Even by the standards of the woeful Chicago Cubs, this was an unusual error.
A 1927 photograph of the late aviator Charles Lindbergh was included on a mural at Wrigley Field, commemorating the 100th anniversary of the home of the Cubs. But the Cubs said this week that the picture was actually taken when Lindbergh visited Comiskey Park, the now-demolished home of the Chicago White Sox.
Team spokesman Julian Green said the photograph of the triumphant Lindbergh was incorrectly labeled as photographs were gathered to mark the anniversary season. The mistake was first noticed by a blogger and the Cubs soon concluded that the scene depicted the South Side home of the White Sox, not the North Side home of the Cubs.
A closer look at the mural also revealed that a photograph of President Franklin D. Roosevelt was taken at Wrigley but before he was actually elected, despite what the caption reads.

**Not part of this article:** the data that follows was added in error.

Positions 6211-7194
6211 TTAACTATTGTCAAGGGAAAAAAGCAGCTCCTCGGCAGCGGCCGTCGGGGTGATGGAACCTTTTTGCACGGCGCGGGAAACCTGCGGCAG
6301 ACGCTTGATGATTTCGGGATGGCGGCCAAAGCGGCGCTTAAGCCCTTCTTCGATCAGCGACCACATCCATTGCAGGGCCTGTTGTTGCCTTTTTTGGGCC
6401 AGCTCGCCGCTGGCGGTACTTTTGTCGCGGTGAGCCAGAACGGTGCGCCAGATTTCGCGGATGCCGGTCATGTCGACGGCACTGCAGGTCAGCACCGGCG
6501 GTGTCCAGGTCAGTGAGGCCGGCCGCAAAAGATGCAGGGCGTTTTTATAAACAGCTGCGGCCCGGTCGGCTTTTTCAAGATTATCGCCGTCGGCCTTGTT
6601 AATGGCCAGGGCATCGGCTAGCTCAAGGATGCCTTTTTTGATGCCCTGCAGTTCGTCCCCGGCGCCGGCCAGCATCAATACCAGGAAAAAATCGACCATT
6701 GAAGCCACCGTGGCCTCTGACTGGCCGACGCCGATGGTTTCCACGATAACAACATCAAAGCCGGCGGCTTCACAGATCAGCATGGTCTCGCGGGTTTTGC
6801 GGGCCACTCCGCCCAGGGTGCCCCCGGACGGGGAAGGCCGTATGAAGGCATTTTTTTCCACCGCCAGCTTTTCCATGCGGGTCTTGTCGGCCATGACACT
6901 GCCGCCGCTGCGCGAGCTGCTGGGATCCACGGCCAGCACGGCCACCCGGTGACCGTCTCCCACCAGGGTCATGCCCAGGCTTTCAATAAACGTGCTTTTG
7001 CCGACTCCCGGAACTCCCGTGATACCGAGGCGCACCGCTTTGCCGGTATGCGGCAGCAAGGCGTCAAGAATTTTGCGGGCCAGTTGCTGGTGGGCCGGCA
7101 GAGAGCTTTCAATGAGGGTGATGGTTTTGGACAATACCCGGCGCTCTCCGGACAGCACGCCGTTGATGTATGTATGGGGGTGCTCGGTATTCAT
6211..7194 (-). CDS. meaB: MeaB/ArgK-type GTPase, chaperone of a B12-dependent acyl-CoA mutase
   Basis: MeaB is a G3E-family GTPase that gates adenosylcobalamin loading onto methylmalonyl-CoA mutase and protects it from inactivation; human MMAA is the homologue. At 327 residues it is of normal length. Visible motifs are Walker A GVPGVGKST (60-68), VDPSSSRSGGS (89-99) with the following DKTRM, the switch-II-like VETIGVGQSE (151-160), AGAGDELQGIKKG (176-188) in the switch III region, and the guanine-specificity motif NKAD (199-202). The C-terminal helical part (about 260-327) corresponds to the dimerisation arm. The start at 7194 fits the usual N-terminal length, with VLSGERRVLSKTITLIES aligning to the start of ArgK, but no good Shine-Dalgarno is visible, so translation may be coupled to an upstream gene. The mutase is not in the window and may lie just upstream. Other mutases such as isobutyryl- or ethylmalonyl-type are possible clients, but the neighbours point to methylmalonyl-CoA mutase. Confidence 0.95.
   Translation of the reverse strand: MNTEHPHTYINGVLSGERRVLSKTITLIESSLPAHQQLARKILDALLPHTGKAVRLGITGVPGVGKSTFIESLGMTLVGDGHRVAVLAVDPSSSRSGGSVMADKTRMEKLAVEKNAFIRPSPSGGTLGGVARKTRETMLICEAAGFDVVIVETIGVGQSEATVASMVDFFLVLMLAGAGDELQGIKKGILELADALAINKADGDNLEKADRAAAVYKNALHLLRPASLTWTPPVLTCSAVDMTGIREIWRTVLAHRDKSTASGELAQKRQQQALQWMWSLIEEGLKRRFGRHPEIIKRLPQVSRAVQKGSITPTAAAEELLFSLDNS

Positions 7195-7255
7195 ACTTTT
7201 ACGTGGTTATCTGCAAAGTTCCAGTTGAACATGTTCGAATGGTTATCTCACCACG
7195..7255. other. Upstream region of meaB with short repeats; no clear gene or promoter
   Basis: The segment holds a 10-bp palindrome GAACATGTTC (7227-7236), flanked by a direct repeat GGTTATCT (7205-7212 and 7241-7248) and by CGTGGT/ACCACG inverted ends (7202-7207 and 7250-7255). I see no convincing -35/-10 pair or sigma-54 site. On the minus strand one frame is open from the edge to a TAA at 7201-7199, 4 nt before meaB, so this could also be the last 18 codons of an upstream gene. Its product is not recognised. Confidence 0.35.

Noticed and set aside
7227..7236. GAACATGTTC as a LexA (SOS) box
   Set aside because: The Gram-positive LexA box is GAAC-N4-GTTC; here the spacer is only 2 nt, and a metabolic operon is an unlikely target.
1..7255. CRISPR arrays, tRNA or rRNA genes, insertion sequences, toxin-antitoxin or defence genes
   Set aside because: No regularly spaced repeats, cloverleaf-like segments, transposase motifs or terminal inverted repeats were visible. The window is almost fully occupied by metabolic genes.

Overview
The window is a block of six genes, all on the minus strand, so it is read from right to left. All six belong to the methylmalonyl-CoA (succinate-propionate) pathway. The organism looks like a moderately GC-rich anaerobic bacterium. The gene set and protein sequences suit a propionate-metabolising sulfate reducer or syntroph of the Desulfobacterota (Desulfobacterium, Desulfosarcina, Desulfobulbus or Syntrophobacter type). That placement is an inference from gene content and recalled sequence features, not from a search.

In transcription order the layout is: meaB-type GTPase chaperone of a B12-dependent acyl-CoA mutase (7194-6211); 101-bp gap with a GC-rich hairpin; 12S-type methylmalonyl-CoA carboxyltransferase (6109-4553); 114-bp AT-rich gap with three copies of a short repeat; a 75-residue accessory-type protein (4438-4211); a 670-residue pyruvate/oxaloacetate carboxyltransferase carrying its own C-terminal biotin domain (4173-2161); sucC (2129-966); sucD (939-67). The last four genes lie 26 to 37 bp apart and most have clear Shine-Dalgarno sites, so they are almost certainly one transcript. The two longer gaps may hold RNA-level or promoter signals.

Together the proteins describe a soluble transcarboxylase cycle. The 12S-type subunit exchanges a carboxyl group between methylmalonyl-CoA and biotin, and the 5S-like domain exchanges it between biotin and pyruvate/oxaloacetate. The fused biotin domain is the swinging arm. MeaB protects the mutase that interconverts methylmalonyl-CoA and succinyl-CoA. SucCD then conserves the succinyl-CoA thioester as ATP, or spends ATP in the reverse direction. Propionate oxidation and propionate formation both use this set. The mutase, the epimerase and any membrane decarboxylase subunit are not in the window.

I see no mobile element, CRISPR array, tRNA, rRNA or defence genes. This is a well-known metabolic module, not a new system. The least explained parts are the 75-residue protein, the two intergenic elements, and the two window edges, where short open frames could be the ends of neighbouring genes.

"We are now reviewing all of the photos," he said.
Green said the team is planning to fix the mural to make it historically accurate. And while the photograph replacing the one of Lindbergh hasn't been selected yet, he said the Cubs will make absolutely sure it was taken at Wrigley.
It won't be the first time the team has had to correct a mistake at the friendly confines. In 2008, after unveiling the statue of Cubs great Ernie Banks, it was quickly noted that the quote attributed to Mr. Cub wasn't grammatically correct, prompting the sculptor to return to add an apostrophe to "Let's Play Two."